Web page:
Saturday, April 22, 2006

Day 8 - Martinborough to Wellington

A nice early start today, headed up with a hearty breakfast created from some of the nice fresh produce left for us within Croft Cottages kitchen (the preserved apricots were of particular note, especially as we knew they were harvested from the orchard straight outside).

Many of the winery tours had been recommended to us but we decided it would be a much better use of our time if we were to get ourselves to Wellington by mid-morning as we only had a single day to explore New Zealand's capital. So after a quick stop at one of Martinborough's wine shops, and a couple of purchases to be drank a good few months after we got back to England to remind us of our time here, we hit the road.

What a road! The road between Martinborough and Wellington is twisty, turny and narrow, all this at high altitude too. It's a spectacular drive and to reward yourself when you get to the top you can have a lovely breakfast at the cafe pearched right on the peak before heading on down the other side into Welligton.

Wellington is indeed NZ's capital, and has a bustling atmosphere unlike any other place within NZ, however it's actually quite a small place and unlike any capital you'll encounter the world over.

We were staying right in the centre, in the Abel Tasmin Hotel. It was a decent enough place but in need of a little attention, the location was fantastic though and allowed us the chance to explore Wellington to its fullest with the timescale we had.

The view from our room window revealed this charming yet somewhat out of place church.

The city itself has a bit of a European atmosphere and when viewed from the coastal area could be compared to somewhere as lavish as Monaco, with its clustered houses and apartments nestled comfortably on the sharply rising coastal cliff face. It's pretty.

For a city which is a country's capital though it's absolutely tiny.

It was beautiful weather again so taking this opportunity by the horns we decided to pay a brief visit to the internal world of New Zealands national museum!

Te Papa museum houses many of the nations treasures. Spread over 5 floors it's a truly massive place, with plenty to see and do and the really good news is it's all free of charge. Incredible.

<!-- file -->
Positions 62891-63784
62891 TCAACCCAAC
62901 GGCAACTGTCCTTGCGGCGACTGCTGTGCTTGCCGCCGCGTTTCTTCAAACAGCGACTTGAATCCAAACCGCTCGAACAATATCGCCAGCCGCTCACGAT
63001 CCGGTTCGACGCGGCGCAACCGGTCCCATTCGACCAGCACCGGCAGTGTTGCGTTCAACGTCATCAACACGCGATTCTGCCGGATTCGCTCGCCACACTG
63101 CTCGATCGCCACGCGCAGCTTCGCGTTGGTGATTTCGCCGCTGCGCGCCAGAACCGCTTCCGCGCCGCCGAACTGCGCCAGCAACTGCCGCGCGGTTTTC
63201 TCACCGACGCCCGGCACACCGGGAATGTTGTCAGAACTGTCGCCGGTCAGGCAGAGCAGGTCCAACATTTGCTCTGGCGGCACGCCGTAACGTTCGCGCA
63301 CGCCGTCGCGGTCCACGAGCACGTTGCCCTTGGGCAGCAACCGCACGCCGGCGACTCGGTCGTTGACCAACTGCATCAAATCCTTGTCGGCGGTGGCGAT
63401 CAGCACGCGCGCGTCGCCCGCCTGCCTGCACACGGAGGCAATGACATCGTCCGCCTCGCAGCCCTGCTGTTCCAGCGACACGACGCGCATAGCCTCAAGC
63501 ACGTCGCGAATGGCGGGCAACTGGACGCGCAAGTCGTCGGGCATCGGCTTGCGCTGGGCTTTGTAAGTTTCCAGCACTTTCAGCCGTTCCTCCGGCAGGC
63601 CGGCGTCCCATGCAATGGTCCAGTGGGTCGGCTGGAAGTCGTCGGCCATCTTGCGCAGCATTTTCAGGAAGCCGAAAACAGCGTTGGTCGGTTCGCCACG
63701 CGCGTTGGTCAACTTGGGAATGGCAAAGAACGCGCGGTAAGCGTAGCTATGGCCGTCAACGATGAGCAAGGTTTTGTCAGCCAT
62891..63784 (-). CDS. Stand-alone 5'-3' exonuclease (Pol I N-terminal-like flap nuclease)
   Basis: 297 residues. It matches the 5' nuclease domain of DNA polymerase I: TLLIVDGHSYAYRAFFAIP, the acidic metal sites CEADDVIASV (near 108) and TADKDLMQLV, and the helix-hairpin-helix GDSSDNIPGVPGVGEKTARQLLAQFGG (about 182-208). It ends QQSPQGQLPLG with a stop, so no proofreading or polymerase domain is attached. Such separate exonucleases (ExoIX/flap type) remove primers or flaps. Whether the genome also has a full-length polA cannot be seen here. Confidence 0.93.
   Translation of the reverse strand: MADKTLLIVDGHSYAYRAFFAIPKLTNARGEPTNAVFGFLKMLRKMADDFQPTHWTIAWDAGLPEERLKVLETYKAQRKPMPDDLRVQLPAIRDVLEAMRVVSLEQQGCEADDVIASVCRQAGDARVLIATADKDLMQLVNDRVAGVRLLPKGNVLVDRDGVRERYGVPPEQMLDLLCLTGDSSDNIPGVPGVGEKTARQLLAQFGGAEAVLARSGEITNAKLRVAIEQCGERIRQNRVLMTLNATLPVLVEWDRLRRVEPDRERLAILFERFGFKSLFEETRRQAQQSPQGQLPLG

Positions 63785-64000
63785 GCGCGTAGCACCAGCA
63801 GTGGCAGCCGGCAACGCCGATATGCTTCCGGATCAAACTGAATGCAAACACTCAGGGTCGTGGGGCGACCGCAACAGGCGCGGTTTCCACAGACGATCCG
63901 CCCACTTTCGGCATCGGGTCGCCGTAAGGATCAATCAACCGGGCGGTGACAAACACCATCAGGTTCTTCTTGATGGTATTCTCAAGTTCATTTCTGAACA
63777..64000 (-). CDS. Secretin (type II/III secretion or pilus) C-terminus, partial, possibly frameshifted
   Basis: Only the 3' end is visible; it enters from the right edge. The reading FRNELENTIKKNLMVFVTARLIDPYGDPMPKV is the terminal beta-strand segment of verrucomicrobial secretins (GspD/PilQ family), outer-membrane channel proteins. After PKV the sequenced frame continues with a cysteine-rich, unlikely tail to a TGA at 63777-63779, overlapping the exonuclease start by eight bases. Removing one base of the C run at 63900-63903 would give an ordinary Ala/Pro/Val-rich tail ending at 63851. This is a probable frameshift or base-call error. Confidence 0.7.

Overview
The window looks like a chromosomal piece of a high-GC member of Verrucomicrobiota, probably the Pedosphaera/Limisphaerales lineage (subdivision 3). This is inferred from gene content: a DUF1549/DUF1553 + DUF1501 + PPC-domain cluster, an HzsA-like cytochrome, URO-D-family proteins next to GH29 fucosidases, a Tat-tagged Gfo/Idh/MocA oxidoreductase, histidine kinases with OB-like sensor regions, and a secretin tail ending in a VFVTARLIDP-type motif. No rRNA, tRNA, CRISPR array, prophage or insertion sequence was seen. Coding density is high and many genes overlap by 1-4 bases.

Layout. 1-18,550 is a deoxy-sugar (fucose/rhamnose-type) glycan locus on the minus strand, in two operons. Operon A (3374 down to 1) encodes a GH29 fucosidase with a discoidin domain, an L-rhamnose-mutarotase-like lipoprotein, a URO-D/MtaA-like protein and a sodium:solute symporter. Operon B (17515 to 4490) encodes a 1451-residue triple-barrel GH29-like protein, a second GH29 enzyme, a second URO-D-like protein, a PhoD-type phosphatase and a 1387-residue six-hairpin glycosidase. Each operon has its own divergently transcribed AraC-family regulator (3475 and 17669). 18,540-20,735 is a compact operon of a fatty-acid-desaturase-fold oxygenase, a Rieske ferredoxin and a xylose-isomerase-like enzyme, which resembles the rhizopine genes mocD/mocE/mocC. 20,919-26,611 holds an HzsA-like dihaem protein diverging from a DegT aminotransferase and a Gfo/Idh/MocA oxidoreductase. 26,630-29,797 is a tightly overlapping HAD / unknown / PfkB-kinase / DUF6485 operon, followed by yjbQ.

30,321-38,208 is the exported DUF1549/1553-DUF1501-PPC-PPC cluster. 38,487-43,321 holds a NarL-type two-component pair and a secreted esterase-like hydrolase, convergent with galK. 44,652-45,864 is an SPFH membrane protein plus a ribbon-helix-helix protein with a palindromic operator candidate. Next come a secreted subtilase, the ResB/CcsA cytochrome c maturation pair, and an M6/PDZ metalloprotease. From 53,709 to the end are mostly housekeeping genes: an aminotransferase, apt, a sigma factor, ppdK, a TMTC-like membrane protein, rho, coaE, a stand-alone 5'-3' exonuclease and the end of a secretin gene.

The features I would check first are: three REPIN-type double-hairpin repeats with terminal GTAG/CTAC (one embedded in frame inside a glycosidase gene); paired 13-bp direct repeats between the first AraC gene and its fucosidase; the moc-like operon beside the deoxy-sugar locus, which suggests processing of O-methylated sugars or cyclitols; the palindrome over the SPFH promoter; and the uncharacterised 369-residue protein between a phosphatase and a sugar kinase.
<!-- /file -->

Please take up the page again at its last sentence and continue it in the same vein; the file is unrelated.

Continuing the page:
Of particular note is the wealth of ancient Maori artefacts that are house here, including a 200 year old full size meeting house featuring some of the most intricate carvings I've ever seen.

We didn't have the time to take it all in fully but the highlight was the canteen. Yes with all this ancient history arounds us we still were more impressed by the food being served here than anything. We ate possibly the best pie we had all holiday here, a Guinness and venison pie to be exact. Good canteen food is unheard of back in England, especially in somewhere like a museum so you can imagine our surprise to find reasonably priced freshly prepared, home-made style food in such a place.

The afternoon featured more strolling, some sights and some scoping of possible places to eat for tonight's meal. A walk along the sea front allowed us to admire the harbour from a bit more of a distance and from a mile or so away the place became much less city like and much more akin to a rickety old shanty town with many homes balanced precariously on the side of the rockface leading up from the shore.

This is particularly surprising when you consider the areas reputation for earthquakes. If you didn't know already New Zealand is built on a massive fault line cutting right up through the centre of both the south and the north islands. Tremors are regular occurances, whilst quakes come by once in a while and leave a tour of devastation in their wake.

A while was spent shopping on this particular afternoon, not that we bought much but we did find a nice, not too ornate Maori jabbing stick which now adorns our sitting room wall.

Shopping over we climbed aboard the cable car which would take us to the top of Mount Wellington. The cable cars operate at 45 degrees, a bit like a funicular train and slowly travel up and down the mount whilst making a few stops along the way.

The view from the top is impressive, and gives a good impression on the size of the place (not too big), and its also nice to watch the cable cars trundling up and down the hill.

If you time it right you can also gain a good view of the Interislander ferry making a crossing between the islands from here.

Something to maybe miss whilst you are at the top is a walk around the botanical gardens as they offer no really great views, sights, or intrigue. This is a shame when you consider they command such an impressive view of the whole of Wellington

Get the cable car down again and leave it well alone.

Night was coming fast and so was another meal time. A quick refresh in the hotel, a revision on places to eat from within the pages of the Rough Guide and we decided to head out to eat in Uncle Chang's. See if you can guess what kind of food they do there.

In all honesty it was probably one of the most expensive meals and also one of the worst meals of the holiday. Compared to a Chinese back home, it was very sub-standard.

Shame. Evey meal can't be a winner, I suppose.


Post a Comment

<< Home